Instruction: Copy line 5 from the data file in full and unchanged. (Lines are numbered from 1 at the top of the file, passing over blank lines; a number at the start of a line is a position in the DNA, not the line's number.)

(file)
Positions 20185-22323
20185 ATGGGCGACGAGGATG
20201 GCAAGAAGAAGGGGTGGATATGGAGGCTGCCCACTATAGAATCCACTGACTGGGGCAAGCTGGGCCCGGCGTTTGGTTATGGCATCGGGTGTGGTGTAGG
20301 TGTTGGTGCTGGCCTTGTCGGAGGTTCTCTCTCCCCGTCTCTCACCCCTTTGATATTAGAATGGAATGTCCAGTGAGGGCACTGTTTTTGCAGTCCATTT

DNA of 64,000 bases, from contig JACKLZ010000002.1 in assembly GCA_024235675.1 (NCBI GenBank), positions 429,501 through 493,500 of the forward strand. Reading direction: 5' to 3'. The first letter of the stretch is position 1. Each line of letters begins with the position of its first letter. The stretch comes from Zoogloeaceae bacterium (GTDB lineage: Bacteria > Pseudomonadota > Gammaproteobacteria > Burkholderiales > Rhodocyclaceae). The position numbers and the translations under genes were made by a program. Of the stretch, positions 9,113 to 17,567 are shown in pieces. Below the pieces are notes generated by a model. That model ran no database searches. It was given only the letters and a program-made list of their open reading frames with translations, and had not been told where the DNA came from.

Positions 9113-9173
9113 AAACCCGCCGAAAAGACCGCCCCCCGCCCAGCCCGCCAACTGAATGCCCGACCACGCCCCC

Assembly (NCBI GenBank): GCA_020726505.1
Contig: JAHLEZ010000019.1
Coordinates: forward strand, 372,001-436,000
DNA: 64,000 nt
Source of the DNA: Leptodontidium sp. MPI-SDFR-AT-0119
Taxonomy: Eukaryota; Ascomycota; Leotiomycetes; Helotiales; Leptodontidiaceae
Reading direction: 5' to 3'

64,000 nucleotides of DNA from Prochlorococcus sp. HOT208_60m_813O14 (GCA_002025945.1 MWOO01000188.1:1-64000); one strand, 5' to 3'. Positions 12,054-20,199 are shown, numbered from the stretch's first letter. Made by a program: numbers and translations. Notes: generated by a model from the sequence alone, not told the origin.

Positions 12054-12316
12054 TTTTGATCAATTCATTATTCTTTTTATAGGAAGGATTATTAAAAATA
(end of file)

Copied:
DNA of 64,000 bases, from contig JACKLZ010000002.1 in assembly GCA_024235675.1 (NCBI GenBank), positions 429,501 through 493,500 of the forward strand. Reading direction: 5' to 3'. The first letter of the stretch is position 1. Each line of letters begins with the position of its first letter. The stretch comes from Zoogloeaceae bacterium (GTDB lineage: Bacteria > Pseudomonadota > Gammaproteobacteria > Burkholderiales > Rhodocyclaceae). The position numbers and the translations under genes were made by a program. Of the stretch, positions 9,113 to 17,567 are shown in pieces. Below the pieces are notes generated by a model. That model ran no database searches. It was given only the letters and a program-made list of their open reading frames with translations, and had not been told where the DNA came from.